Proposal preview

Theory and empirical performance

THEORY AND EMPIRICAL PERFORMANCE.
Economic Paradigm and performance in the long run (18th to 21th century):
To what extent are European development-theories on industrialization valid from a World point of view?

One of the major issues of economic history has been theories of industrialization and development. Most of them have been suggested during the 1950s and 1960s by authors such as K. Polanyi (1944), A. Gerschenkron (1952), W. W. Rostow (1960) or Raymond Aron (1963), all with the claim of a world-wide reach. The second issue these theories have in common is their “European” origin (“Europe” defined as Europe plus its Anglo-Saxon offshoots, such as the USA, Australia, etc.). There are at least four good reasons to re-visit these theories: During the ca. 50 years, which have elapsed since their publication, many former developing countries today count into the well-advanced or even the developed ones. Here we mention only Brazil, China, India, South Africa, South Korea, Spain or Turkey.

Former predictions will be evaluated in the light of real development.
1.1/ Earlier theories claimed world-wide reach, but Geert Hofstede and others showed that identical incentives lead to different reactions in different cultures. Thus: can non-European development be sufficiently explained by European-based theory?
1.2/ The theories are of above all macro-economic character, while our approach is primarily microeconomic oriented. We ask actor-based about performance of countries.
1.3/ The combination of contributions from developed and newly developed countries may lead to the demand for a non-European based theory on development or underline the validity of the existing ones – including all variations in between these two possibilities.

Format:
In order to prepare the session, we have scheduled the following four pre-conferences:
2.1/Rio de Janeiro, Brazil, August 17th and 18th, 2017 at Federal University of Rio de Janeiro. Local organizer: Luiz Carlo Delorme Prado, Professor, IE-UFRJ, Institute of Economics, Federal University of Rio de Janeiro
2.2/ Beijing, China, October 21st & 22nd, 2017 at Renmin University of China. Local organizer: Huang Chun and Wang Jüe, both of Renmin University of China
2.3/ Tokyo, Japan, November 15th & 16th, 2017 at Waseda University. Local organizer: Yago Kazuhiko, Waseda University.
2.4/ Paris, France, March 29th, 2018 at Académie des Sciences d’ Outre-Mer with the support of the University Paris – Sorbonne (Paris IV) and the CNRS (National Center for Scientific Research). Local organizer: Dominique Barjot, University Paris – Sorbonne (Paris IV)

This panel will follow a standard format (180’), with a general report issued of the four preparatory conferences (15 to 20’), nine papers and two discussants. If possible, the papers will be pre-circulated. Each panelist will have 10 minutes for presentation. The presentation of different papers will be followed by a general discussion and Q&A (70’) including a brief intervention of other organizers than D. Barjot and H. G. Schroter. We plan to have papers on port cities of the Atlantic and Indian Oceans and of the Mediterranean and other seas. Each paper will explore one or more issues/inquiries outlined above with an overall objective to develop a global comparative perspective.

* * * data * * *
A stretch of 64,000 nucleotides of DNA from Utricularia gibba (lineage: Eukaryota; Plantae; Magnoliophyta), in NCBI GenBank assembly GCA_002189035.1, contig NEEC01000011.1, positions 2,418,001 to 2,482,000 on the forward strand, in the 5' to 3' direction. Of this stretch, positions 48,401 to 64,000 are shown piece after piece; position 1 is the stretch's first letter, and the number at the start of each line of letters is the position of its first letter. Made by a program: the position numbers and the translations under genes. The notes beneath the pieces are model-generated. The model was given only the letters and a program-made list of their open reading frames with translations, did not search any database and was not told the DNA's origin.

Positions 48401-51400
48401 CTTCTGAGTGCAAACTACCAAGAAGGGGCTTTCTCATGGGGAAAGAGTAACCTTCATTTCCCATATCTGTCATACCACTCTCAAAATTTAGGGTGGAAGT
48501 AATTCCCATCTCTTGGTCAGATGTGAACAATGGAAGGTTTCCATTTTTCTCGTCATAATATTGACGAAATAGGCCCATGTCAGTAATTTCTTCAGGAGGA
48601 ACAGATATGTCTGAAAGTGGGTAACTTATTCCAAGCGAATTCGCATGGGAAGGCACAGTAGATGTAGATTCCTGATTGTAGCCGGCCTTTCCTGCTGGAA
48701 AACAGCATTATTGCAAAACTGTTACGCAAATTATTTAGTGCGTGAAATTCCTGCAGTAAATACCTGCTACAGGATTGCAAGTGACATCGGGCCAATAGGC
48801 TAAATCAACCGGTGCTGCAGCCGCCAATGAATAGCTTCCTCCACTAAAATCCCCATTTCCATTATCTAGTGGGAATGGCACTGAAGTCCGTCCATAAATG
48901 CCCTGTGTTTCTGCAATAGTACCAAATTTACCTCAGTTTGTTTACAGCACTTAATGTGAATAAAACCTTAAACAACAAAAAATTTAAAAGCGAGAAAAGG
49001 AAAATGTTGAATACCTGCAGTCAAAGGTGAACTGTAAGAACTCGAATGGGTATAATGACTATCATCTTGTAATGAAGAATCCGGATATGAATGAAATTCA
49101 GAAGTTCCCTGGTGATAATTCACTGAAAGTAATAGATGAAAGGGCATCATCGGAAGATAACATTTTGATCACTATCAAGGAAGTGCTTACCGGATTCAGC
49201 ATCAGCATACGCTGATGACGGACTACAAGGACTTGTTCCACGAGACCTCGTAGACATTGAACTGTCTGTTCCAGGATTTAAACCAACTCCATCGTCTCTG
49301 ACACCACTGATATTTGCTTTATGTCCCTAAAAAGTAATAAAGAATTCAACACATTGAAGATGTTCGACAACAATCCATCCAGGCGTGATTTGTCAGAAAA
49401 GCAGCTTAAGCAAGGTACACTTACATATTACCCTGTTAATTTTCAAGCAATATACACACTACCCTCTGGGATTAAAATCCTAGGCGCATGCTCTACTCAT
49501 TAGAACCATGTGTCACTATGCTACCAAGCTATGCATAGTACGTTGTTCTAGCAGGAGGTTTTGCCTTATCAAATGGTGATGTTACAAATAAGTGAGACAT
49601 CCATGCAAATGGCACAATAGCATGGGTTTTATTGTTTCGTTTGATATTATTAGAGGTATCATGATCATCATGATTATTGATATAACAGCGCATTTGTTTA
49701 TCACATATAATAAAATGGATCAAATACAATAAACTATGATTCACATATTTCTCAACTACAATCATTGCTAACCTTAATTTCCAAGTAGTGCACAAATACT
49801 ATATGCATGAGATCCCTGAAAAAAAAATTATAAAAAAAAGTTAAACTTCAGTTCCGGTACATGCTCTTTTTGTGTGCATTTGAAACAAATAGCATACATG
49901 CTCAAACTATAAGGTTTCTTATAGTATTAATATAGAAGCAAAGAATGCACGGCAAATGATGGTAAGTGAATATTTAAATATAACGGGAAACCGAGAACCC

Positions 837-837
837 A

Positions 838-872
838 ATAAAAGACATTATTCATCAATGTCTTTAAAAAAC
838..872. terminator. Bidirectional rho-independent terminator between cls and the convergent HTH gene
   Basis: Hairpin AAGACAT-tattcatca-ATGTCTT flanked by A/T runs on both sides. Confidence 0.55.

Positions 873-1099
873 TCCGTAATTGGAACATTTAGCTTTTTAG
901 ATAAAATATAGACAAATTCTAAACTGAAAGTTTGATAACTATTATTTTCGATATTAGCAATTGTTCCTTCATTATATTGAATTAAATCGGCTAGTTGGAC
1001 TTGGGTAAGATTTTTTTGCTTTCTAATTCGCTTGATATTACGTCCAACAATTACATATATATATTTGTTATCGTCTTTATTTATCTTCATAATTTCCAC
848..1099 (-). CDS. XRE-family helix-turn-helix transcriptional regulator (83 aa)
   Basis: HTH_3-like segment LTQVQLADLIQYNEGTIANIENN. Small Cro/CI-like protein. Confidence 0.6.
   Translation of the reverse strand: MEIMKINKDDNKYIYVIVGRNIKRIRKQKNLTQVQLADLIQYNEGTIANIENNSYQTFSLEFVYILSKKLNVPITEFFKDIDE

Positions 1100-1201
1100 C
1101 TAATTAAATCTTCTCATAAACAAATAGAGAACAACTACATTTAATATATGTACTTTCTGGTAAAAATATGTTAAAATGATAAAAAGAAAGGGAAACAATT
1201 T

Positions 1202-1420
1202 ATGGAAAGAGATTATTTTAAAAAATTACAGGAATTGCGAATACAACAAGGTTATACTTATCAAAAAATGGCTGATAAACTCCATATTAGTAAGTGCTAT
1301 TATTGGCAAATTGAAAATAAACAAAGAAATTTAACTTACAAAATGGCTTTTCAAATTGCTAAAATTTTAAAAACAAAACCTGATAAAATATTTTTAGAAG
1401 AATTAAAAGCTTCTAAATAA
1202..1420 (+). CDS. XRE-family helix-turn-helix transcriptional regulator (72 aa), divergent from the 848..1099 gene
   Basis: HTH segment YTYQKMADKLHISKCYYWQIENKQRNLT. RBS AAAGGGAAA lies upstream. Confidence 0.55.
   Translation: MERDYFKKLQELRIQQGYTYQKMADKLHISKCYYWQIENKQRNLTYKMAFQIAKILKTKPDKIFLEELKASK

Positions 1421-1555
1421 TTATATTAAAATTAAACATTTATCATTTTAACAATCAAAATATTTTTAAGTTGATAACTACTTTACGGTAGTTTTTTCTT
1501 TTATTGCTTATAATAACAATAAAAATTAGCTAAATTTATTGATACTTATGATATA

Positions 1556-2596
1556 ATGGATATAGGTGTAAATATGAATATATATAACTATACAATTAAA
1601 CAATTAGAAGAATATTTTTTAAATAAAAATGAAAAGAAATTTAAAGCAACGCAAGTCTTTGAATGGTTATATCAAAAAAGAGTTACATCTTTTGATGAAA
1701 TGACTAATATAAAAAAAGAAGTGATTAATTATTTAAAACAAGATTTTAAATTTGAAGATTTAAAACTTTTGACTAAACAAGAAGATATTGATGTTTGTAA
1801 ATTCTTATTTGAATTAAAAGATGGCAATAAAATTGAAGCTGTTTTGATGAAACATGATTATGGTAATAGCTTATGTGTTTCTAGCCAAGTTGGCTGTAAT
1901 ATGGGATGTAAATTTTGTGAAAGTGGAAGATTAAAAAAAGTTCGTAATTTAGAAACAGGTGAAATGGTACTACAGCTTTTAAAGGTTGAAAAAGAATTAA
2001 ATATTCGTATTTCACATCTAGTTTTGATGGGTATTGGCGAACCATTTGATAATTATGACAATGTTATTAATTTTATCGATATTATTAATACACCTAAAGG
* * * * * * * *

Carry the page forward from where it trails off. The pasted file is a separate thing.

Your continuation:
Organizer(s)

  • Dominique Barjot Université Paris Sorbonne dominique.barjot@paris-sorbonne.fr France
  • Harm G. Schroeter University of Bergen harm.schroter@uib.no Norway
  • Yago Kazuhiko Waseda University yago@waseda.jp Japan

Session members

  • Louis Galambos, Johns Hopkins University
  • Norma Silvana Lanciotti, National University of Rosario/ National Scientific and Technical Research Council
  • Martín Schorr, National University of San Martin
  • Gustavo García, National University of Rosario
  • Olivier Feiertag, University of Rouen-Normandy
  • Grietjie Verhoef, University of Johannesburg
  • Mehmet Bulut, Istanbul Sabahattin Zaim University
  • Rui Sun, Renmin university of China
  • Qing Wang, Renmin university of China
  • Chun Huang, Renmin university of China
  • Jue Wang, Renmin university of China
  • Franck Michelin, Teikyo University
  • Martin Shanahan, University of South Australia
  • Luiz Carlos Delorme Prado, Federal University of Rio de Janeiro
  • Pierre Lanthier, Université du Québec à Trois-Rivières

Discussant(s)

  • Albert Carreras Universitat Pompeu albert.carreras@upf.edu
  • Irina Potkina Institute of Russian History, RAS ivpotkina@gmail.com

Papers

Panel abstract

To what extent are European development-theories on industrialization valid from a World point of view? One of the major issues of economic history has been theories of industrialization and development. Most of them have been suggested during the 1950s and 1960s by authors such as K. Polanyi (1944), A. Gerschenkron (1952), W. W. Rostow (1960) or Raymond Aron (1963), all with the claim of a world-wide reach. The second issue these theories have in common is their “European” origin (“Europe” defined as Europe plus its Anglo-Saxon offshoots, such as the USA, Australia, etc.). There are at least four good reasons to re-visit these theories: During the ca. 50 years, which have elapsed since their publication, many former developing countries today count into the well-advanced or even the developed ones. Here we mention only Brazil, China, India, South Africa, South Korea, Spain or Turkey.